The Octet Project and Endoskeleton

By Robert L. Motl

I write and perform experimental classical music in my spare time. The eight acoustic musicians in my chamber ensemble have the ability to play at a pace, or tempo, that is independent of the other musicians in the group. Instead of a conductor's single time reference, the multiple downbeat rates are individualized and presented privately to each performer through sight and touch. This guidance comes through a custom electronic timing device I designed and called an Endoskeleton, which is a compound metronome with remote displays.

The Endoskeleton is in the upper left-hand corner of screen while the Octet Project plays.

Endoskeleton Prototype My work on the device began after graduate school in 1984. My master's thesis in music was theoretical; a 20-minute composition that couldn't be performed due to rhythmic complexity. Though finished with school, I continued working on the technology to make a performance possible. Over time it led to a modest career in machine language computer programming and during that period I struggled to get started on the necessary hardware.

Were it not for Jameco Electronics' contact information listed in the February 1986 issue of Electronic Musician magazine, I would not have known where to begin acquiring parts for my only custom digital circuit. The CMOS Cookbook, also then sold by Jameco, showed what various integrated circuits do. I was trained in IBM mainframe assembly language, so I was happy to find that making a design for my needs was similar to coding in assembler but using hardware logic circuits instead.

In the same magazine issue, Thomas Henry contributed an article, "The RS-232 Drummer," showing how to energize and send serial data to an AY-3-1015D UART to make a drum machine. Though the article didn't apply the parallel data output as I'd hoped, it did provide a starting point for my Endoskeleton.

Using the trial-and-error method of design, I eventually finished my hand-made device in 1989, and it's still used today in its original state for performances of the eight-part Octet.

The Endoskeleton is composed of:

10 AY3-1015D UARTs
1 4076 CMOS Quad D Register
2 4051 CMOS 1 of 8 Switches
2 4006 CMOS Variable length Shift Registers
2 4024 CMOS 7 Stage Binary Ripple Counters
1 4023 CMOS Triple 3 Input NAND Gate
10 4001 CMOS Quad 2 Input NOR Gates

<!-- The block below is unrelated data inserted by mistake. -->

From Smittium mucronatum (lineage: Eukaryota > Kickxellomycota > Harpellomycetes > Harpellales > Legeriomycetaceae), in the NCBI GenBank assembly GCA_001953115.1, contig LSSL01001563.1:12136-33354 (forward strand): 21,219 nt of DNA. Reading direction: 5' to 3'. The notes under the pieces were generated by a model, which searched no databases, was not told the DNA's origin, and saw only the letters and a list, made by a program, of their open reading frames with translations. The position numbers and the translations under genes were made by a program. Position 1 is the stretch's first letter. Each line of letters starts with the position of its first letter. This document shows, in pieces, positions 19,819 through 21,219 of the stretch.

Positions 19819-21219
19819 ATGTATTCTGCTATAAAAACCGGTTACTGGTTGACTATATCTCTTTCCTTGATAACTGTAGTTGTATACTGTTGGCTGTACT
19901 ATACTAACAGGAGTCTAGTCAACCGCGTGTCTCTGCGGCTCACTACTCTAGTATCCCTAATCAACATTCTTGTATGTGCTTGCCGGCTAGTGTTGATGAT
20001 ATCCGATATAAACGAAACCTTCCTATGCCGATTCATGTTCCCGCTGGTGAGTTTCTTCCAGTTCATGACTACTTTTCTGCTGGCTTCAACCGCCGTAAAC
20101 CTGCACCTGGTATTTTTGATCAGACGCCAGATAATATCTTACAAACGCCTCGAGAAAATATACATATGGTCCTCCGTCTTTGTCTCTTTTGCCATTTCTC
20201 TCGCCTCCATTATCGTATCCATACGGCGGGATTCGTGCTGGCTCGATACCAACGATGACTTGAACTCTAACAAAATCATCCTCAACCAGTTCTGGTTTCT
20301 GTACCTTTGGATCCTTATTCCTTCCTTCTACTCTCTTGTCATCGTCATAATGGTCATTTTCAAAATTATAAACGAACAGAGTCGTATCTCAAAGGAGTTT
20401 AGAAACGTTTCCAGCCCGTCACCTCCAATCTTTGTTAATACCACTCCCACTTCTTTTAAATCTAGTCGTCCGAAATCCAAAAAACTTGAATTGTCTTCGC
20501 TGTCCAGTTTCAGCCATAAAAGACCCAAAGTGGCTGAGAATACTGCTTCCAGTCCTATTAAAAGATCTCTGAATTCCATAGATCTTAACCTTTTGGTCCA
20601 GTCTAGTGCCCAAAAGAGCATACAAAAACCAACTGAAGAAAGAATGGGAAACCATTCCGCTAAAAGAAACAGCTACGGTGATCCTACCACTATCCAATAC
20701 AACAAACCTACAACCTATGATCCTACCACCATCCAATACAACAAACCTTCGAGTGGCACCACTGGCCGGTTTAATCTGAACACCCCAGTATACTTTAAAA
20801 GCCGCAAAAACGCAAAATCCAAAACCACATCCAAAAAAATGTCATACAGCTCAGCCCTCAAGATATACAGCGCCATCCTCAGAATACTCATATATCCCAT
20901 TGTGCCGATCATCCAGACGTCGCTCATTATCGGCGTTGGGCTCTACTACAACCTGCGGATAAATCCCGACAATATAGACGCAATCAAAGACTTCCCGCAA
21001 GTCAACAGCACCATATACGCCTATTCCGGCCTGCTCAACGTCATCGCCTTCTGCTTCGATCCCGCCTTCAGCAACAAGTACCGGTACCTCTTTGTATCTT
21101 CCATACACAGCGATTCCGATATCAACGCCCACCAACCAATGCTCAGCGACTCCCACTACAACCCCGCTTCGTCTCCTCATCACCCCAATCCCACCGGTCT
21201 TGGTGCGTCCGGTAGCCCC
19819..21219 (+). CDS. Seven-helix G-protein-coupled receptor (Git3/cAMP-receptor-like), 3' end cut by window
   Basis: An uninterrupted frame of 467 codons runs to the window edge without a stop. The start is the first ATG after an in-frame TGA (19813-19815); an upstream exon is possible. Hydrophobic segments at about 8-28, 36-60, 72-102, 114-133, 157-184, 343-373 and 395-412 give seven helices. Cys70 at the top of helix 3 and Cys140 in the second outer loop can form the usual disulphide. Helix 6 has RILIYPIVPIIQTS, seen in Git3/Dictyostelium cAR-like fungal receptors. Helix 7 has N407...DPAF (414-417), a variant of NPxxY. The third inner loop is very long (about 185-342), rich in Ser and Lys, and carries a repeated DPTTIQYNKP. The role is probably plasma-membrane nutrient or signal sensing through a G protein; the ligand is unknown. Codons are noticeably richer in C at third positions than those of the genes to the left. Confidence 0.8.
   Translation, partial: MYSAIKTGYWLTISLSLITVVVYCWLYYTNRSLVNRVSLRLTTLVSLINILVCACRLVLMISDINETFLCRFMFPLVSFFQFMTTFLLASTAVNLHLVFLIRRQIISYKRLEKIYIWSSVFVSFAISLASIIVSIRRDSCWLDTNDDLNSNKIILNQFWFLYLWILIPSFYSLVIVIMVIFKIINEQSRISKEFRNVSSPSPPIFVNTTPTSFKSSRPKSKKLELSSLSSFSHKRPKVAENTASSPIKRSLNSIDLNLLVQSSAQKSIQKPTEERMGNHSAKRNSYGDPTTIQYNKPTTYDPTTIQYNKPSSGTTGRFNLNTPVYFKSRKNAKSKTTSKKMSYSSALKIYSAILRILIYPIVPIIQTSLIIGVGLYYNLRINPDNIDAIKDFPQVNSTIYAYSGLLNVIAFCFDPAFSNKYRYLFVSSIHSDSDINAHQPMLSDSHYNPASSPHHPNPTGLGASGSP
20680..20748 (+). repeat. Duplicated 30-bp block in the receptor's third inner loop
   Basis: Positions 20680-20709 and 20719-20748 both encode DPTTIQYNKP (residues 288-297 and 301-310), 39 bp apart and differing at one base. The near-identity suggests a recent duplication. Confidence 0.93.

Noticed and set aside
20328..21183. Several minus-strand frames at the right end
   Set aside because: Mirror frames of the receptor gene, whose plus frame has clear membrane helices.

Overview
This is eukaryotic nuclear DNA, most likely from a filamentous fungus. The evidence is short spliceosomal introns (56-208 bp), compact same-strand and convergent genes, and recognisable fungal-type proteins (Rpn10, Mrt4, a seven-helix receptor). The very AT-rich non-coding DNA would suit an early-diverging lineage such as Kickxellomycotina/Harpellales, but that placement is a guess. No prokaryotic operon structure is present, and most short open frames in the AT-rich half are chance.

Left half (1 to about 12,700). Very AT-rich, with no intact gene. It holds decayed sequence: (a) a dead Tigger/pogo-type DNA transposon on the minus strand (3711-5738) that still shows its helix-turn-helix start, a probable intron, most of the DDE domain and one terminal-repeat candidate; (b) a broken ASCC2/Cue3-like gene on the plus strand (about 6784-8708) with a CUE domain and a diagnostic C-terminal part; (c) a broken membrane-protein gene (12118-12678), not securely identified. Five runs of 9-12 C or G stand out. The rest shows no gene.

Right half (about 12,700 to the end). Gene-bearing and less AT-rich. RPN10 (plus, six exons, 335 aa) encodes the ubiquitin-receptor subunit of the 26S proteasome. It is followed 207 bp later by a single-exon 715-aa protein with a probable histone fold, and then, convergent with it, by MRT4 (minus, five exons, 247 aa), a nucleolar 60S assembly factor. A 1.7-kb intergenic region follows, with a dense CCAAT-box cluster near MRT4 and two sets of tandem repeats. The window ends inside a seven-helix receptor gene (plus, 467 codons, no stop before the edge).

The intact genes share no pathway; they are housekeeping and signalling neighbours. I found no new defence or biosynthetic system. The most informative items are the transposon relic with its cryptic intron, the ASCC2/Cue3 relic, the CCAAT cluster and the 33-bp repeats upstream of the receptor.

3 4050 Hex Non-Inverting Buffer
9 4069 CMOS Hex Inverting Buffers
9 4071 CMOS Quad 2 Input OR Gates
27 4511 CMOS 7 Segment Latch and Decoders
5 4076 Tri-State Latches
27 Seven Segment LEDs
18 LEDs
12 Miscellaneous Diodes
248 Resistors
70 Capacitors
28 2N2222 Transistors
46 Various Connectors
1 1MHz Crystal
8 250Ω Coil SPST Reed Relays
8 25' Four Conductor Phone Cords with Modular Connectors
8 9 Volt Batteries
8 Mini Buzzers (replaced in 2014 with vibration motors)
8 100Ω linear potentiometers
1 Power supply (from Jameco and still working!)
1 Fan
22 Blank perforated boards
11 Housings
- Miscellaneous Wiring

Complete System in Case The parts form a switch that sends two 8-bit packets of serial data to one of eight identical numeric LED display terminals. The 16-bits are enough space to express a data route, a key bit, a three-digit decimal number, a flash of light, and a tactile or haptic pulse for the musician/performer to follow when using the terminal as a metronome. The parts list includes one spare display terminal and an "error register" diagnostic device.

Besides the physical labor of hand-wiring the electronic components together, the greatest challenge was figuring out a 16-bit protocol that would work in an 8-bit architecture. I needed to send the required 16-bits as two 8-bit packets to one display, but there was only enough data space for the route code to fit in one of the two 8-bit packets. After experimenting with flip-flop circuitry, I eventually worked out a solution using a data delay method.

Complete System in Case The transistors shown on the "tactile pulse" portion of the schematic drew too much power, so it was remedied with a reed relay/battery solution.

I sketched and photographed the design as I went along, making formal documents after the device was successfully running, correctly done or not. You can visit my website to see the musical outcome, a detailed technical narrative, software code, music scores, and more.

Robert L. Motl is an IT Risk Analyst living in Smithville, Texas and is celebrating his 30th year of professional work in the information technology field. His interests include early music and working on old cars. Robert has been a Jameco customer since 1986.